In last week’s Gospel reading, we were reminded that the world’s excluding violence is so widespread that the Gospel opening into the expansive, including love of God appears as a narrow crack.
In the face of such a radical reversal – a refusal of the reign of sin, death, and the devil – Jesus falls under heavy criticism by religious leaders. Like these leaders, we are often preoccupied in unhelpful ways with rules, respectability, and relationships that repay (What’s in it for me…).
Instead, in this week’s Gospel Jesus invites us to consider an entirely different notion of rules, relationships, and righteousness:
“When you hold a lunch or a dinner, do not invite your friends or your brothers or your relatives or your wealthy neighbors, in case they may invite you back and you have repayment. Rather, when you hold a banquet, invite the poor, the crippled, the lame, the blind; blessed indeed will you be because of their inability to repay you. For you will be repaid at the resurrection of the righteous.”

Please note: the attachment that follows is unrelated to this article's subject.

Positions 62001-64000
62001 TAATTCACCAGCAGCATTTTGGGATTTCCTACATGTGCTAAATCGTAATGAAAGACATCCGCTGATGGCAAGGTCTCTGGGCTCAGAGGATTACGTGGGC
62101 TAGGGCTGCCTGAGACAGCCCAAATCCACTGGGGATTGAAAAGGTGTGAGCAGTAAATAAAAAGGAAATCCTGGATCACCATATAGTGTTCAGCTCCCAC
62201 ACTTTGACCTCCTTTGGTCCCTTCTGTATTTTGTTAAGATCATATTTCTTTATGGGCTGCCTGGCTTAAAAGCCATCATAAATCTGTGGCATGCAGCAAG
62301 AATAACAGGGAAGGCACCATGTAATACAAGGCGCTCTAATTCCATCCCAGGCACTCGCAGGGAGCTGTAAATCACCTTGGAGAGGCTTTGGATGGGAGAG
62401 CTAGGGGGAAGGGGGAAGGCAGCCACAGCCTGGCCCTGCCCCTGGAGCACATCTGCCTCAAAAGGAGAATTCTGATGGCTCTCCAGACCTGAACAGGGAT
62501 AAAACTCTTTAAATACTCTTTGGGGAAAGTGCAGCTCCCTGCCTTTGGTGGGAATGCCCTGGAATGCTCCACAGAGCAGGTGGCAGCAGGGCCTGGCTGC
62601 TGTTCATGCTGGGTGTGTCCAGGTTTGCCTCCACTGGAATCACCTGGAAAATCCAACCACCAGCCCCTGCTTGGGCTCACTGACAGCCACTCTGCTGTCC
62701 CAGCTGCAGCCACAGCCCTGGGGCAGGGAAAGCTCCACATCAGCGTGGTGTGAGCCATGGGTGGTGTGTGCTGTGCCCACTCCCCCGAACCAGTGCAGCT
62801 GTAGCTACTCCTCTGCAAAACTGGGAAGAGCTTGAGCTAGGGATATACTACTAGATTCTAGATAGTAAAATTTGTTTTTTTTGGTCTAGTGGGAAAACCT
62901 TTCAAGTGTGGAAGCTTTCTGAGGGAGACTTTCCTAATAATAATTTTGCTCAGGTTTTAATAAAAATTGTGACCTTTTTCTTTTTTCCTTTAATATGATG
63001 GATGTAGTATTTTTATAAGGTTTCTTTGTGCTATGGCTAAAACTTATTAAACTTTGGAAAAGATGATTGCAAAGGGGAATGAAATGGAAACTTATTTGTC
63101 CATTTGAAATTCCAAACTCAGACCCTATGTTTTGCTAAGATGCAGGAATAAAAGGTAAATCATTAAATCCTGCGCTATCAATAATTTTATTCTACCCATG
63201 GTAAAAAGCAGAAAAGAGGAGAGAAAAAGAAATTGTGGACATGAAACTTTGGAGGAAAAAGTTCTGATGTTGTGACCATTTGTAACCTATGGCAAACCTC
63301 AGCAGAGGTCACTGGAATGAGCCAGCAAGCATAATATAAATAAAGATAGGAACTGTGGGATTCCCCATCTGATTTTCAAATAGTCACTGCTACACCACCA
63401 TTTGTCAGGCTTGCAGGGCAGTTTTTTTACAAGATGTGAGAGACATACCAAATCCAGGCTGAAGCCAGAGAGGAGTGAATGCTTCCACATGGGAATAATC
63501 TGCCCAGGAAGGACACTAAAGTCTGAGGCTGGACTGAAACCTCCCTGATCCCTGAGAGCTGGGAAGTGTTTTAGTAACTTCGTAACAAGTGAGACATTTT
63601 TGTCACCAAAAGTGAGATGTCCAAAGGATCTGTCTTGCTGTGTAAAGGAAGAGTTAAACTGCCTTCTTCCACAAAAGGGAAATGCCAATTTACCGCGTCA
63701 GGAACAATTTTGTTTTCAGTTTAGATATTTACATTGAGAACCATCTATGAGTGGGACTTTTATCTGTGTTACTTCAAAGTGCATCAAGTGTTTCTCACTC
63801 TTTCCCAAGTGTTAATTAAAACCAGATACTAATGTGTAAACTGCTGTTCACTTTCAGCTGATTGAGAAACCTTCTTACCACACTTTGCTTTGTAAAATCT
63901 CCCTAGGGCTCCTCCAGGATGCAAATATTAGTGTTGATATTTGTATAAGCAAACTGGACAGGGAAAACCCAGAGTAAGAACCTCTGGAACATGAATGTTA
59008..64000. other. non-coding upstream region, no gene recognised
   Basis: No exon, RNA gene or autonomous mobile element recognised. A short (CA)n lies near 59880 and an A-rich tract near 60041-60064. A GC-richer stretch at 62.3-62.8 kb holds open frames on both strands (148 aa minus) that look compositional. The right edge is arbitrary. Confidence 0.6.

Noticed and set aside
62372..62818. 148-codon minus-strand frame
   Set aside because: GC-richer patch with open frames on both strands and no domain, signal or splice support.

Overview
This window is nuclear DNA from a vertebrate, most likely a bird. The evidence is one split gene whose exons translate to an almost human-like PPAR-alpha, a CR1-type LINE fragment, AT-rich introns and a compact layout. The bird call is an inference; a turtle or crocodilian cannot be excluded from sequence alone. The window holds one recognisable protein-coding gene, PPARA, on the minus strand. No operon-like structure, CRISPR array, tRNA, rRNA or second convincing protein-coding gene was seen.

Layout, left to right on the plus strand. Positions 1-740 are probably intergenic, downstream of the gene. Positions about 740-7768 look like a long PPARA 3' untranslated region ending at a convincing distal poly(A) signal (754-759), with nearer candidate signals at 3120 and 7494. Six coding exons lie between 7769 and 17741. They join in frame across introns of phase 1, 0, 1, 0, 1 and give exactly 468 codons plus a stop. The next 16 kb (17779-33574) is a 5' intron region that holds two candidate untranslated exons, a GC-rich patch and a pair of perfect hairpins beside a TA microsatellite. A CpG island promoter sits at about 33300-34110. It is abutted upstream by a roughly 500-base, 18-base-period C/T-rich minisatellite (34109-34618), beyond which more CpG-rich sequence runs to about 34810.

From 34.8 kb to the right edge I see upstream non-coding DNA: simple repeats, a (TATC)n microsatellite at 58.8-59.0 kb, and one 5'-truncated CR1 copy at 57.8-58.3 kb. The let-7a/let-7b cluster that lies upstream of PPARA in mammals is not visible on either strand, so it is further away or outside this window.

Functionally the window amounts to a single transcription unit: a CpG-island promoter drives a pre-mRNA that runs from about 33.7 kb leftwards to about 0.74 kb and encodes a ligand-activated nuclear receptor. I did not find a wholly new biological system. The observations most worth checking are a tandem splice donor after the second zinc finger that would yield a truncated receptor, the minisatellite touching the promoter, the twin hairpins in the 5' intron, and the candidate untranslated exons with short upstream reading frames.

Whom do we invite to sit at our tables, at committee meetings, parish events, our homes? What calculations of repayment do we make in our personal relationships, our parish life, our public policy and voting decisions?
Jesus has welcomed us – sinners saved by grace – to sit at the banquet table of heaven. (You see, there *is* something in it for us!) “God, in your goodness, you have made a home for the poor.” Thanks be to God! Now, let’s take a look at our guest list…
Peace and All Good,
Greg Walgenbach, Director, Office of Life, Justice & Peace